• Ask for help as and when needed. Sometimes it’s hard for us to wait when we’re exhausted and overwhelmed. It’s okay to ask for help, even if it means seeing the pediatrician every week or more if needed.

How to Aid Baby Colic?

  • Apply pressure to baby’s tummy. Some colicky babies find relief when pressure is placed on the abdomen — and the power of touch alone can be very soothing for both mother and child. So place your infant face-down on your lap or upright with his tummy against your shoulder, or try the “colic carry,” where your little one lies face-down with his belly resting on your arm. Then gently rub or pat his back as you hold him.
  • Ask about anti-gas drops. Studies show that reducing gas may reduce the discomfort (and crying). So ask your pediatrician about trying gas drops, which can relieve your baby’s symptoms. Though research hasn’t yet shown that this treatment definitively helps with colic, your doctor may think it’s worth a try.
  • Massage your newborn’s tummy. If gas is troubling your baby, lightly massage on your baby’s stomach. Try and massage as if you are drawing a question mark on his/her stomach. Apply light pressure with the four fingers. It would certainly help.
  • Get close. Not only does cuddling, wearing or carrying your baby give her the pleasure of security and physical closeness to you, but it may help you tune in better to her needs.
  • Play soothing music. Experiment to find something your baby seems to like. Your baby might respond to the quiet singing of a lullaby or a softly playing classical music.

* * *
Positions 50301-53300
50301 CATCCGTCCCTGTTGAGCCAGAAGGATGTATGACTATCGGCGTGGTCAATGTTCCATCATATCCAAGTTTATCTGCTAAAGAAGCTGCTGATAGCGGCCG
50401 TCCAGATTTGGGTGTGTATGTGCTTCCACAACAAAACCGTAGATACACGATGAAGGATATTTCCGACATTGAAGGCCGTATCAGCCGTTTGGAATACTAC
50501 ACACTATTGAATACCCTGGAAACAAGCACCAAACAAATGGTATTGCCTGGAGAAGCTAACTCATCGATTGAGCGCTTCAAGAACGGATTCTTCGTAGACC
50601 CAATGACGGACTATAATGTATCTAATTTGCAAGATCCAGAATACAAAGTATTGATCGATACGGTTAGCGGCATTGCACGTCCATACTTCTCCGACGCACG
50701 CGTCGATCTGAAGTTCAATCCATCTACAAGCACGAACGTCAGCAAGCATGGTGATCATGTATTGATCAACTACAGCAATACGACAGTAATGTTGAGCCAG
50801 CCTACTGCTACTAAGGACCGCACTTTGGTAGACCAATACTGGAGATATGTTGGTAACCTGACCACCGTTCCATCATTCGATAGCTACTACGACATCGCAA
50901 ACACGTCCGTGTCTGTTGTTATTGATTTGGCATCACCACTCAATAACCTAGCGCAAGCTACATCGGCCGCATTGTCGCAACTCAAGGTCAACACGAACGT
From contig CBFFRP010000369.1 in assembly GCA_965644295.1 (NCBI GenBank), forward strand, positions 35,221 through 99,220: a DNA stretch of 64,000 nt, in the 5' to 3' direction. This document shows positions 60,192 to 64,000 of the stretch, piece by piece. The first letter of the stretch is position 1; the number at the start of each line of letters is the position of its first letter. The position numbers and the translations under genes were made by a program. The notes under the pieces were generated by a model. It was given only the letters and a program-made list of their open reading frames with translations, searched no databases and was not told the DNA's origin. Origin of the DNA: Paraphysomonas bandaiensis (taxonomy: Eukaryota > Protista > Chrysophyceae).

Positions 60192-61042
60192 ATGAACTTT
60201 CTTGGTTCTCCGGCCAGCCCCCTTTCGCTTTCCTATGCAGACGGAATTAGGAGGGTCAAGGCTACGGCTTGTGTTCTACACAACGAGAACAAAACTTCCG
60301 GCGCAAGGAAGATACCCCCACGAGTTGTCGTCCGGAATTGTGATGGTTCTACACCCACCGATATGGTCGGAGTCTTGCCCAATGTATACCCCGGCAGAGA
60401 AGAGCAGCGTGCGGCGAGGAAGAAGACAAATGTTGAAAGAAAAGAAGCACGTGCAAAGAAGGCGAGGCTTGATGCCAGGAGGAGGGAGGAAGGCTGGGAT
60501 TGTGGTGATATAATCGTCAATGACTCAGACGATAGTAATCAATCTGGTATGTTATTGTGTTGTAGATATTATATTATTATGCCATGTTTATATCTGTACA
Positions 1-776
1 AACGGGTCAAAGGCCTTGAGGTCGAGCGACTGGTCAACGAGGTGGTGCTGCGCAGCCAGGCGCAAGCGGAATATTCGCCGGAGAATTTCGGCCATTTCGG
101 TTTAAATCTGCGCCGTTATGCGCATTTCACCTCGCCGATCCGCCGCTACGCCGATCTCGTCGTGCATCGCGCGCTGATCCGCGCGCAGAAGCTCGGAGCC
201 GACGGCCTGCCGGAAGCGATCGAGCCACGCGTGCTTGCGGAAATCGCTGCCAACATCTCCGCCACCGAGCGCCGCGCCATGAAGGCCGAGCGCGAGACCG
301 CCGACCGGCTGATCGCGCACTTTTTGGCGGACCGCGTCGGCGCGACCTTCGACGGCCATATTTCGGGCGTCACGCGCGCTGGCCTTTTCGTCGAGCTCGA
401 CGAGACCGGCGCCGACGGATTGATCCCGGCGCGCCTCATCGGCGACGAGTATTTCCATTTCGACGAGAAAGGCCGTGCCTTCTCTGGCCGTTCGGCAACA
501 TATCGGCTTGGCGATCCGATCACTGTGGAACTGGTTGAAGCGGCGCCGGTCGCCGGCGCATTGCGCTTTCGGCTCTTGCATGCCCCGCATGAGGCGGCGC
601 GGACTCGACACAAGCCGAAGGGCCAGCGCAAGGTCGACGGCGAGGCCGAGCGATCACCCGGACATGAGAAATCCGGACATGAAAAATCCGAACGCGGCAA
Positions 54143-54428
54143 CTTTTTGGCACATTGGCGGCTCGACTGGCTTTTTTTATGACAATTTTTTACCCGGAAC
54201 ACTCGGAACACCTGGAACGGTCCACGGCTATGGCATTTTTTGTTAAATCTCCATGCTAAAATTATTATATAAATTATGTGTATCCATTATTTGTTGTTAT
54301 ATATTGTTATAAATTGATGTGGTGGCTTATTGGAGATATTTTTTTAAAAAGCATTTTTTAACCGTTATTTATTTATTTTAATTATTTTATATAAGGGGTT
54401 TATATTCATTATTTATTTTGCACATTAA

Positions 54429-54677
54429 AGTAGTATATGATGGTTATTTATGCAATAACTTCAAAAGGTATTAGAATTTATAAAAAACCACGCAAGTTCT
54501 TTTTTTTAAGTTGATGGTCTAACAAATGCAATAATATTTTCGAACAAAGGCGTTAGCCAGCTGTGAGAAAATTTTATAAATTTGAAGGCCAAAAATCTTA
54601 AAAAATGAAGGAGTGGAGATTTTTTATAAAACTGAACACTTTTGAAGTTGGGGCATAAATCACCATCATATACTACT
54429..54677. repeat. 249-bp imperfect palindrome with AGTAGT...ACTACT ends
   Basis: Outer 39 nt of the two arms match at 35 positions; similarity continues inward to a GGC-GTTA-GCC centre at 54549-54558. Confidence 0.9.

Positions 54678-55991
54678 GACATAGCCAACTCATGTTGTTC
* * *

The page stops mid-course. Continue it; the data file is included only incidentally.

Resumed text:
Should you take your Baby to the Doctor?

Yes, you may. There’s no harm in talking to your pediatrician and discuss your baby’s daily schedule including the crying pattern. Describing your baby’s daily screaming sessions to the doctor and discussing it with him may get some reassurance and maybe a few extra soothing strategies. When you discuss, explain in detail the crying duration, intensity, pattern, any variation from the norm and any accompanying symptoms. It will also help the doctor rule out any underlying medical condition (like reflux, an infection or a milk allergy) that could be triggering the crying.

How to Cope up with Baby Colic, as Parents?

This is just a phase and it will pass. I know it is easy said than done. But the frustration and the feeling of helplessness would not improve the situation. You might hear people saying that daily crying is absolutely normal and it doesn’t seem to hurt a baby, but the truth is – it certainly does leave its mark on parents. Sometimes it gets really difficult for mothers to see their baby cry in pain and it’s heartbreaking, upsetting and anxiety-provoking. It does take a physical and emotional toll. Here’s what you can do to cope-up with baby colic as parents:

  • Divide and conquer. If there are two parents at home during baby’s witching hours, make sure colic duty is divided up equally between the two of you. Of if there’s another family member in the house, divide it amongst you accordingly. A fresh set of arms sometimes induces calm in a crying baby.
  • Talk about it. Do a little crying yourself — on a willing shoulder: your spouse’s, the pediatrician’s, a family member’s, a friend’s. Just knowing you’re not alone in the world of inconsolable babies can make a world of difference.
  • Get help. If you’re at the end of your rope, don’t hesitate ask for help — whether from your partner, mother, friend or babysitter.